Newsletter

Stay up to date with the latest from MAKERS delivered straight to your inbox. Sign up for new stories from trailblazing women, a big dose of inspiration, and exclusive MAKERS content.

Newsletter Confirmation

Thank you for joining! Please check your inbox for our special welcome letter
with exclusive updates from MAKERS.

MAKERS Moment

Providing a Confidence Boost

Providing a Confidence Boost

More From Elizabeth

In this video

Blackburn has noticed that female scientists sometimes need a boost of confidence.

Elizabeth's Biography

Family Zoo: Growing up in Tasmania, her family had a dog, cats, parakeets, canaries, guinea pigs, rabbits, bantam chickens, and goldfish.
Best Advice Ever Received: Put yourself in the very, very best environment where the best people are and the best work is going on.
The Means Not the Ends:  “I’m actually more proud of the fact that I think we do our work well, than almost of the fact of what it was.”
Role Model She’s Never Met: Marie Curie

Elizabeth Blackburn is a Nobel Prize-winning molecular biologist and a professor at the University of California, San Francisco. Her research is focused on understanding a critical structure at the end of chromosomes, called the telomere, which protects DNA during the cell division. These small cell structures are thought to provide important clues for fighting chronic diseases and slowing down the aging process.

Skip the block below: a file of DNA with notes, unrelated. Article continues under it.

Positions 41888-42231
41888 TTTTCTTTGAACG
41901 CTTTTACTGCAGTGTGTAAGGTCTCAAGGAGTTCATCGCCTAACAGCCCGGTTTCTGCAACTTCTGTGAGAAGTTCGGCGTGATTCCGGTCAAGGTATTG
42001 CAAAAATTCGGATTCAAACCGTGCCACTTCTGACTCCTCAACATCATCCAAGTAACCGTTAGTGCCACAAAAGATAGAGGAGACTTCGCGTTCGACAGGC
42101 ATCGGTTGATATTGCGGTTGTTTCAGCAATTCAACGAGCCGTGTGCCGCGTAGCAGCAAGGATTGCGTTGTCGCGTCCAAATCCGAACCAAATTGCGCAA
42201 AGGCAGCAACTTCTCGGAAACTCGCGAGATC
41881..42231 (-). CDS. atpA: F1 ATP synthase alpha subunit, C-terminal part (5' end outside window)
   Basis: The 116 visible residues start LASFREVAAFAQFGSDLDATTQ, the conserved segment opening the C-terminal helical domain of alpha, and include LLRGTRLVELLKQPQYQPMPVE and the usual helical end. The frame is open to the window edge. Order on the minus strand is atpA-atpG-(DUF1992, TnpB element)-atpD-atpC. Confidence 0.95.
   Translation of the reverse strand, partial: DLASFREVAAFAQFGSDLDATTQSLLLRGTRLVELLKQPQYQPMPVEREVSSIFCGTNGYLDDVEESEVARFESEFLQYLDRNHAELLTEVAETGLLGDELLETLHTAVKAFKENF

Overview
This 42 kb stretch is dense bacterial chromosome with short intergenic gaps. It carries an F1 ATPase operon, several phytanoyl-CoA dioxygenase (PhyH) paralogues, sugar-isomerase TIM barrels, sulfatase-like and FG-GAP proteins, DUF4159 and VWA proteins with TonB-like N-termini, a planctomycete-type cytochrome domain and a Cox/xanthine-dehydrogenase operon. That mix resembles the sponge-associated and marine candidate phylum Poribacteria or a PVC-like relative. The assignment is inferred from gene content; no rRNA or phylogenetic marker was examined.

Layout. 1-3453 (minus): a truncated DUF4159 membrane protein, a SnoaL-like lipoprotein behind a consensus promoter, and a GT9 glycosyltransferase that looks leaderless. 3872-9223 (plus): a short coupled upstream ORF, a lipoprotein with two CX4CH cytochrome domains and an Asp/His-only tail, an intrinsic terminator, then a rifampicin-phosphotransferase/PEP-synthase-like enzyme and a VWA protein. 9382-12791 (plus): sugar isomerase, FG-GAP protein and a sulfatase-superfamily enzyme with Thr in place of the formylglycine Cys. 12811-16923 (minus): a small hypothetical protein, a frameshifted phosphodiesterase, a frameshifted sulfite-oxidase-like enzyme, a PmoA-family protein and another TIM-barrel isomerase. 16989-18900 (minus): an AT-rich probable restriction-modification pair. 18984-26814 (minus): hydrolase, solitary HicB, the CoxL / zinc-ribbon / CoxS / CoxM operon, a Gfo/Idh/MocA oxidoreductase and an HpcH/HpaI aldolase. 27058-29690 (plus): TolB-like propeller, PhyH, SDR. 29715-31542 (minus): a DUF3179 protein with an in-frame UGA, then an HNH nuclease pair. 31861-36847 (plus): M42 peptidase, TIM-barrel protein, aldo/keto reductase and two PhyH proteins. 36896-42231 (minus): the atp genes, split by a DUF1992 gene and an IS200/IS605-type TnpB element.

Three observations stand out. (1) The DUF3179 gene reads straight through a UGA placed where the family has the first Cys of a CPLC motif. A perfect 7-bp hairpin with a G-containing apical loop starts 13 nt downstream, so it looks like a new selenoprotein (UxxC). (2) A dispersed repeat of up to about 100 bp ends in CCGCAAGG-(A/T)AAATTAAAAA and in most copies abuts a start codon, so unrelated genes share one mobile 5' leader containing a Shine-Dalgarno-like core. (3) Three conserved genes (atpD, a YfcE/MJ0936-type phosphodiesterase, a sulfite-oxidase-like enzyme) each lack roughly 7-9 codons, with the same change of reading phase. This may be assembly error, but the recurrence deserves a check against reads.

Blackburn was born on the Australian island of Tasmania and immigrated to the United States in 1975 in order to conduct her postdoctoral work at Yale University. She joined the faculty at University of California Berkeley in 1978, before moving across the bay to UCSF in 1990.

Her breakthrough discovery, for which she was awarded the 2009 Nobel Prize in Physiology or Medicine, concerned the process by which cells replicate. Specifically, Blackburn co-discovered an enzyme called “telomerase”, which rebuilds telomeres following cell division. Scientists knew that telomeres broke down during cell division, but until Blackburn’s discovery they didn’t know how they were repaired afterward.

In the years since her discovery, Blackburn has teamed up with doctors from broad range of fields in order to learn more about the restorative potential of telomerase.

My research is now trying to understand how we can anticipate and alleviate some of the processes…that are leading to increased diseases of aging,” she says.

Related Videos

Alice Waters
Alice Waters
Food Pioneer

Alice Waters is a chef, author, activist and pioneer at the forefront of the locally grown, organic food movement. Hailed as “the mother of American cooking,” she opene...

Dolores Huerta
Dolores Huerta
Co-Founder, United Farm Workers

Dolores Huerta is a union leader and an activist for the rights of farm workers and women. Along with Cesar Chavez, she founded the first successful farm workers union in the count...

Barbara Bestor
Barbara Bestor
Architect

Barbara Bestor, Principal at Barbara Bestor Architecture, is an award-winning architect known for her commercial spaces, such as Intelligentsia Coffee in Siverlake, California and ...

Ruth Simmons
Ruth Simmons
First African-American Ivy League President

In 2001, Ruth Simmons made history when she became the first African-American president of an Ivy League university, as well as Brown University’s first female president. Pri...